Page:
Already, research teams have made discoveries using these well-curated data sets. One discovered that the broken gene linked to cystic fibrosis is expressed by a type of cell scientists had never come across before, while another identified the respiratory cells that are most vulnerable to SARS-CoV-2. Others are using the data to discover new options for splicing genes to potentially correct disease-causing mutations in specific cells. 

These discoveries are the first step in developing treatments for diseases—and we believe that AI can significantly speed up researchers’ rate of discoveries going forward.

The compute

To create a virtual cell, we’re building a high-performance computing cluster with 1000+ H100 GPUs that will enable us to develop new AI models trained on various large data sets about cells and biomolecules—including those generated by our scientific institutes. Over time, we hope, this will enable scientists to simulate every cell type in both healthy and diseased states, and query those simulations to see how elusive biological phenomena likely play out—including how cells come into being, how they interact across the body, and how exactly disease-causing changes affect them.

Our computing cluster won’t be as large as those used in the private sector for commercial products, but once it’s up and running, it will be one of the world’s largest AI clusters for nonprofit scientific research. This will be an important resource for academic teams that are ready to use data sets in new ways but are held back by the prohibitive cost of accessing the latest AI technology. Like our other tools, these digital cell models, and their associated data and applications, will be openly accessible to researchers worldwide.

The people

Generating these data sets, building this computing cluster, and using AI for biology is the kind of multidisciplinary, collaborative effort that defines our work.

Our Biohub Network has brought together experts from different disciplines and institutions to tackle some of science’s biggest and riskiest challenges, which couldn’t be solved in traditional academic settings. Through projects like CELLxGENE, researchers around the world have helped build a single-cell data corpus—a testament to how effectively a shared resource for open science can grow with more collaborators contributing resources and brainpower.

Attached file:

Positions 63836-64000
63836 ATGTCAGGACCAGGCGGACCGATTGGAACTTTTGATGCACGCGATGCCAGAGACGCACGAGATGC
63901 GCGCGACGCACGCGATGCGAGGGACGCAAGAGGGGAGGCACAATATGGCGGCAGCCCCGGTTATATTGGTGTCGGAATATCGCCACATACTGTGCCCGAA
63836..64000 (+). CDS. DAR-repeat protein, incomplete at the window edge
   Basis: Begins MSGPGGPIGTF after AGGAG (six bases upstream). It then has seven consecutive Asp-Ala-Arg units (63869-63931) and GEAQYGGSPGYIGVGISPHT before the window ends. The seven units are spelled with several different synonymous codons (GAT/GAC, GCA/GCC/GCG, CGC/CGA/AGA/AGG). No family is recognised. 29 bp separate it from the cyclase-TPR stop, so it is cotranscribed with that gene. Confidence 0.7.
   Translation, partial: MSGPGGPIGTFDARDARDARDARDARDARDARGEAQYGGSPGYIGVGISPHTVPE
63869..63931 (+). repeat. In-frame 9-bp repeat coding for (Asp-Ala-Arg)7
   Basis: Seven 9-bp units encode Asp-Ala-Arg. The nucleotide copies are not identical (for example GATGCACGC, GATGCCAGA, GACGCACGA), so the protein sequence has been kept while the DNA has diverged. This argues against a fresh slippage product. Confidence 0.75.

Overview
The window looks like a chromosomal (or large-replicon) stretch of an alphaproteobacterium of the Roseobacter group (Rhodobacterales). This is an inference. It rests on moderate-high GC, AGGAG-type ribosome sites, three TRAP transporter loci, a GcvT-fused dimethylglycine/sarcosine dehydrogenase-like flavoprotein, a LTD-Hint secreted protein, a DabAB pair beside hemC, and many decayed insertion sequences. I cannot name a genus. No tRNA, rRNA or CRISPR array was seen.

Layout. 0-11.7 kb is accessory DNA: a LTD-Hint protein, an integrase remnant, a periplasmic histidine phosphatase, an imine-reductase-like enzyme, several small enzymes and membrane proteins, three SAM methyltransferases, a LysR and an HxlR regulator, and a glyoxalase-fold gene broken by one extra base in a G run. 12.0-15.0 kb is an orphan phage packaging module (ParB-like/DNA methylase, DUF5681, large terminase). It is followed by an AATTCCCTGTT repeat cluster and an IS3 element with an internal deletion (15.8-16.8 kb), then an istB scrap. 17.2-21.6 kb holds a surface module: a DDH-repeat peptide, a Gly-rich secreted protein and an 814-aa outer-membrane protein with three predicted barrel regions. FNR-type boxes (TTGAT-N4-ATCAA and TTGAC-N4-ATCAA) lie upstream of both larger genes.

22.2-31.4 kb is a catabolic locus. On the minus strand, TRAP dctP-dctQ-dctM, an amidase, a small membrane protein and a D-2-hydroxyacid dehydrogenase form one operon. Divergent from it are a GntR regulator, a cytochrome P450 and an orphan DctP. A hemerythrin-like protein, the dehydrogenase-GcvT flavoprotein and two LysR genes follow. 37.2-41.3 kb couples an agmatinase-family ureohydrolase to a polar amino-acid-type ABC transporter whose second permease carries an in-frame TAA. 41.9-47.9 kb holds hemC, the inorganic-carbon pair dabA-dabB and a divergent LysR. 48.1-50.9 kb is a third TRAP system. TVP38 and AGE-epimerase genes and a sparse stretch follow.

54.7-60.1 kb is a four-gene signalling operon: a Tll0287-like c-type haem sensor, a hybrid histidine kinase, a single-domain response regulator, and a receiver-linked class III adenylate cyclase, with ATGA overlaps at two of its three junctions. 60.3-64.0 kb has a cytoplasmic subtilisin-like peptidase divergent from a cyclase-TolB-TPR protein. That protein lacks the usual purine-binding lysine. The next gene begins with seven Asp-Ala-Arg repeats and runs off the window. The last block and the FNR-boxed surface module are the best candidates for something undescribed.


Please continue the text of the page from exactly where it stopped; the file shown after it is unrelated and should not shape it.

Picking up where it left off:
When CZI first launched our science work in 2016, we committed to a big goal: to help the scientific community cure, prevent, or manage all disease by the end of this century. We believe this goal is possible and will be significantly advanced if leading scientists and technologists work together to make the most of the opportunities created by AI. We can start by unlocking the mysteries of our cells, and that can lead to work that helps end many diseases as we know them. 

Priscilla Chan is cofounder and co-CEO of the Chan Zuckerberg Initiative. Priscilla’s work with patients and students in communities across the Bay Area as a pediatrician and teacher has informed her desire to make learning more personalized, find new paths to manage and cure disease, and expand opportunity for more people. Priscilla earned her BA in biology at Harvard University and her MD at UC San Francisco (UCSF). 

Mark Zuckerberg is cofounder and co-CEO of the Chan Zuckerberg Initiative. As the founder, chairman, and chief executive officer of Meta, Mark brings a commitment to empowering people and building communities, and deep technical experience, to CZI’s work. Mark studied computer science at Harvard University before moving to Palo Alto, California in 2004.